I think it's a glorified excuse for some, but not all.
For example, I just got a new truck and plan on doing travel in it as well as use it for daily commuting. I was picky on "needing" things like 4WD, 120V power in the cab and bed, and front and rear bench seats. Of course, some other goodies I got were nice as well.
I am going to get a Retrax retractable bed cover that supports rails for things like an RTT or cargo baskets if I want in the future. I feel like cover supports camping gear or suitcases being secured in the bed, depending on the trip type.
Do I have a fridge I'd like to have in the bed? Yes. Do I NEED it? No. Is it a fancy brand? Also no. But I'll say it's an awesome thing to have for camping and long road trips.
For me, I already decided to not lift the truck. I don't do serious off road trails, but more of forest roads and easier trails. Therefore, it's worth keeping it stock to me for highway MPG for overall use. I also like the stock ride comfort. However, some people need a lift for what they often do. But, I feel like a lot (not all) of people lift 4x4s for the look and feel, more than use. We all see it around us everyday.
Can the same be said about RTTs, fridges, winches, etc? Of course. However, I don't mind the market being fueled by these people as it creates a demand for new products to come out, and mass manufacturing of items make it cheaper. There are some things I have that are nicer than needed, but I am very slowly collecting them over my life.
If you are planning on getting the Leitner setup to go with the Retrax Pro, be sure to get the powered version. Otherwise the lever that you lift to operate the cover will hit any of the Leitner storage pods. I just switched to this setup and the powered version works perfectly, but its pricy, expect about 3k for the powered cover installed.
As for the topic at hand, I voted yes, but I won't pretend to be someone who isn't also caught up in the new shiny stuff that is on offer today. My truck is a 2018 Power Wagon, which by itself doesn't meet the old criteria for an "overland" vehicle. Lack of payload, terrible fuel economy, too large for tight areas etc. But for me its the perfect vehicle. My own personal version of "Overlanding" is being able to take myself, my wife, my stepdaughter and our two dogs comfortably anywhere in the western part of the US. We tow a travel trailer and try to find off grid campsites whenever possible. Sometimes though, for full transparency, we do also make reservations and ensure we have hookups. Summer trips with the dogs we prioritize being able to have the AC running for them when we are not bringing them to different parks. But it all trickles down to what some say is the key to what "Overlanding" is, vehicle based adventure travel. I am not saying I get out and get remote the way Dan Grek or Andrew St. Pierre White do, but we do use the truck to get out and explore the backroads and trails in our part of the country.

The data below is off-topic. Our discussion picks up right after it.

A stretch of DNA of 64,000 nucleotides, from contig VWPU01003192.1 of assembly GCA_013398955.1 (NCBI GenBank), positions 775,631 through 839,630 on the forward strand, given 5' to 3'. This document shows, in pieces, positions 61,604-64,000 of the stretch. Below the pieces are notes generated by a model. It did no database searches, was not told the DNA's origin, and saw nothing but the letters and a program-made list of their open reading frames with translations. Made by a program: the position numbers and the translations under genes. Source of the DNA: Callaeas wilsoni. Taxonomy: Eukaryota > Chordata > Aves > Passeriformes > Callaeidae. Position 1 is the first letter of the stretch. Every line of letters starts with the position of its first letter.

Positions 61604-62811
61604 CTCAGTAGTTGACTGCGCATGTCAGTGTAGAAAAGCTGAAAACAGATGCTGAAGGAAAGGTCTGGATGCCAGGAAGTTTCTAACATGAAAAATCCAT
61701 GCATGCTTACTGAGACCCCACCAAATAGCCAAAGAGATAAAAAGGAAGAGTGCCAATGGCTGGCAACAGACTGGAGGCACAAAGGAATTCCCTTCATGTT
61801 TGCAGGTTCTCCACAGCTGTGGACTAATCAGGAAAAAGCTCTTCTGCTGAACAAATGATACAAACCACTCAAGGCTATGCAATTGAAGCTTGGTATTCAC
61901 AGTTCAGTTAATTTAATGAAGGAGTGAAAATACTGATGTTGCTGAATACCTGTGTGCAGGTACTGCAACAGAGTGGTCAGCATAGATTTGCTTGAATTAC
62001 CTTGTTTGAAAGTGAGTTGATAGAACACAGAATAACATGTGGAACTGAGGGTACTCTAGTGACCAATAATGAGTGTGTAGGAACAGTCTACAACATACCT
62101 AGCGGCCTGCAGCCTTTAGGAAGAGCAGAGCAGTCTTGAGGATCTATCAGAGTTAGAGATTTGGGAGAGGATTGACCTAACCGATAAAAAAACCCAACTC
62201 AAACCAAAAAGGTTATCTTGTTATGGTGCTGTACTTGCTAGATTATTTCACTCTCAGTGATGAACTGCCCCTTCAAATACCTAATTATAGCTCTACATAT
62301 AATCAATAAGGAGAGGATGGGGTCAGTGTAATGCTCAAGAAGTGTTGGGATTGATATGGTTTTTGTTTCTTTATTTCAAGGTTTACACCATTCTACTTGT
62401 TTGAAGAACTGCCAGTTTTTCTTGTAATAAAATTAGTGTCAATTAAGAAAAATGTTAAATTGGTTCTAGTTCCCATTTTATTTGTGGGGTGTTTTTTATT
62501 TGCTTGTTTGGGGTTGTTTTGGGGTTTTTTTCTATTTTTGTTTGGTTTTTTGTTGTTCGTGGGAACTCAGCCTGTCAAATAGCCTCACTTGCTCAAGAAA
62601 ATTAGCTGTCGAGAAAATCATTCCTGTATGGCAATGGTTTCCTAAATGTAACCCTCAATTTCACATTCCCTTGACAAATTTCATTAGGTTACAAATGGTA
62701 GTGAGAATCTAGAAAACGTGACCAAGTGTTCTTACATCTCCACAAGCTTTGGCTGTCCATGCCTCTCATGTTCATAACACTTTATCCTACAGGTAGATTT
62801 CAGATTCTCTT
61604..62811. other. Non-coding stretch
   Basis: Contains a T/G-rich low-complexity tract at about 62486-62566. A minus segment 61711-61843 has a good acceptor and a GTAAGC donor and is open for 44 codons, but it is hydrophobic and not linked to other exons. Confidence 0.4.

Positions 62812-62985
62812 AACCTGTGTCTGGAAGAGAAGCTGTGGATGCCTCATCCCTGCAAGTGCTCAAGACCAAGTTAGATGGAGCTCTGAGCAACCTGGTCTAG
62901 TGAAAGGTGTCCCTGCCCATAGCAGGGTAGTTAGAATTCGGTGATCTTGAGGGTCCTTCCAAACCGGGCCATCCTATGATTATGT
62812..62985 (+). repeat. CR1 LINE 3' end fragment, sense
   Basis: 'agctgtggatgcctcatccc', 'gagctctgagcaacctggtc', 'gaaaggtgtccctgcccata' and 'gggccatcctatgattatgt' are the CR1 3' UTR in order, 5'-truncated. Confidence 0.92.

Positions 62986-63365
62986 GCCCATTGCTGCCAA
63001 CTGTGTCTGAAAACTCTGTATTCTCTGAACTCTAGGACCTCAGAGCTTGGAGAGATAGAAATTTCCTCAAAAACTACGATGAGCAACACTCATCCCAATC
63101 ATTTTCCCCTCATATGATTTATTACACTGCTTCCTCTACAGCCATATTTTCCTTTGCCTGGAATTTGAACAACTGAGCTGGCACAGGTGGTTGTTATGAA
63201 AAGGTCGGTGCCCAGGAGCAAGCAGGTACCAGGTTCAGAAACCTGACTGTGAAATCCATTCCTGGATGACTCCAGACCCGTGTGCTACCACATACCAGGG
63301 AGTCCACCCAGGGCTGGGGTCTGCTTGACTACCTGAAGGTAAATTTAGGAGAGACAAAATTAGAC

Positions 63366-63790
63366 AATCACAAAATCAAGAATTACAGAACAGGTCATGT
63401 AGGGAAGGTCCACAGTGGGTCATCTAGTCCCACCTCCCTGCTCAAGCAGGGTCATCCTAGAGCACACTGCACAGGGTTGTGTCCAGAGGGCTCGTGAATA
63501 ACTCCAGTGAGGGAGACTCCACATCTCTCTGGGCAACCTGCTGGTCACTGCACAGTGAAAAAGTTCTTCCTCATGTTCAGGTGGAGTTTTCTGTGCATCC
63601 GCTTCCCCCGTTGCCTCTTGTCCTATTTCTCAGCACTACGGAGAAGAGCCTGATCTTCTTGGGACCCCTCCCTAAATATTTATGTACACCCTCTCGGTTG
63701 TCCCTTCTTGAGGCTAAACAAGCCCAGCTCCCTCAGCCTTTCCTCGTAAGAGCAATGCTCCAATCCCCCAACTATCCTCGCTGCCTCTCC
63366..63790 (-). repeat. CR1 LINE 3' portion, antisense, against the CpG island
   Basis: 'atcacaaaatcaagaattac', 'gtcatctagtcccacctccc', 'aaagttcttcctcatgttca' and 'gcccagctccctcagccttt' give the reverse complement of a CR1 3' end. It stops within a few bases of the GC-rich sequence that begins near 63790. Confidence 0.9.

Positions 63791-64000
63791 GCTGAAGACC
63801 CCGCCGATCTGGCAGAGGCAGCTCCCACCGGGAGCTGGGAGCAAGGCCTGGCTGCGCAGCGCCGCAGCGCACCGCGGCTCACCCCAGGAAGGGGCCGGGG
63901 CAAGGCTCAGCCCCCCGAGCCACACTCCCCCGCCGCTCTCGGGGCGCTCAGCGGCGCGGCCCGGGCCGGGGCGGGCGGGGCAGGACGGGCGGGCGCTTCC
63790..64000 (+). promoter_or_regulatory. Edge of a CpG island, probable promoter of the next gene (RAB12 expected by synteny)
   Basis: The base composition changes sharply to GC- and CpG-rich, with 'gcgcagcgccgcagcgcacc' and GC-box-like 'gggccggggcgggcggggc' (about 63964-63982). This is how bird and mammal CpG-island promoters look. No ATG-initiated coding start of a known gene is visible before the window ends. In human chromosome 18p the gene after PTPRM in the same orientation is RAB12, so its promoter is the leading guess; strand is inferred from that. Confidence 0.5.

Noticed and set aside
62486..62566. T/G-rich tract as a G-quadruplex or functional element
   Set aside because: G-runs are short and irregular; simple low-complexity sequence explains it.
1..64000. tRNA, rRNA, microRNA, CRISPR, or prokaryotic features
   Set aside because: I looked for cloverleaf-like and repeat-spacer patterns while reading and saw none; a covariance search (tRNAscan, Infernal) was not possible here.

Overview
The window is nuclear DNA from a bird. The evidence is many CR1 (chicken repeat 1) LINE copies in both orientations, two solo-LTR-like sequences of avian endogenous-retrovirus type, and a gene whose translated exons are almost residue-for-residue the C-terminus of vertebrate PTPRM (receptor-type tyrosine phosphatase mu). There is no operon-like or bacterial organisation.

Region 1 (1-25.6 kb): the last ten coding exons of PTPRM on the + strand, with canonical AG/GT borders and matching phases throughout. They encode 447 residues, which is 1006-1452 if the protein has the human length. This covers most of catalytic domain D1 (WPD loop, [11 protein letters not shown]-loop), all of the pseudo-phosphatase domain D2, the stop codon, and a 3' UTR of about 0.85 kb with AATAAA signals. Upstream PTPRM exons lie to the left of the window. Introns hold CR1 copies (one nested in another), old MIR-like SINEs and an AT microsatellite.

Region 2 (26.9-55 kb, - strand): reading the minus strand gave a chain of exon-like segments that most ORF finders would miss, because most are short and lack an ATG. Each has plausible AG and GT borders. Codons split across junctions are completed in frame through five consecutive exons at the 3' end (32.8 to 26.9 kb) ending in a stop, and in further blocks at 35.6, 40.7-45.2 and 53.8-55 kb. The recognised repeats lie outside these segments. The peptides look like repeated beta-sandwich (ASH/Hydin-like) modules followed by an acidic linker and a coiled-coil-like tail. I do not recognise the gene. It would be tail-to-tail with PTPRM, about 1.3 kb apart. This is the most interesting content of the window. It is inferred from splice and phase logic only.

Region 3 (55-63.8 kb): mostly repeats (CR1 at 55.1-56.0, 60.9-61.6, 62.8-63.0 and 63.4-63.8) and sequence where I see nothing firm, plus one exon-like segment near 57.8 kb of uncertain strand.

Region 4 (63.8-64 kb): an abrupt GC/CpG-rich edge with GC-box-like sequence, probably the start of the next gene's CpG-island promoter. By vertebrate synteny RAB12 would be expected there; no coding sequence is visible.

I have had my travel trailer (OutdoorRV 23KTS) for about 3 years now, and it does not surprise me that there has been an influx in lightly used trailers on the market recently. When you factor all the expenses together (monthly payment/insurance/maintenance/upkeep/additional fuel costs) I think I end up spending more per night camping than it would cost to stay in a hotel for the same duration. For some that is simply unacceptable and so they dump their trailers as the cost builds. For me it makes sense, I would rather have the freedom to get away from the populated areas and park my trailer somewhere on BLM land for a few nights. Or when we camp in established sites, not have to worry about finding pet friendly rooms for the dogs.
I am slowly building the truck to be more of a self contained camping setup so that I can go on longer trips without the trailer. It doesn't seem feedable to tow a travel trailer on the CDT or the HOTW tracks. Nor would the trailer survive a journey up to the arctic circle, it would be shaken to death. With that in mind I have slowly been prepping the truck for extended trips, like ZMagic79 said, do I need a fridge? Nope, but I will end up with one since I hate dealing with melting ice. Do I need the Leitner rack? Nope, but it makes organizing the bed of the truck much easier and allows me to throw three mountain bikes over the tailgate. Do I need on board air? Nope, but I like the idea of not having to find a gas station to inflate my tires, and it makes filling the air bags in the rear suspension a breeze.
Most of the things bolted onto or inside overland vehicles are not needed, but if it makes you happy who am I to stop you. What is needed is a desire to get out and explore, and if you do that in a Volvo station wagon or a fully built MANN expedition truck, as long as you are out doing what you enjoy I would say that is overlanding.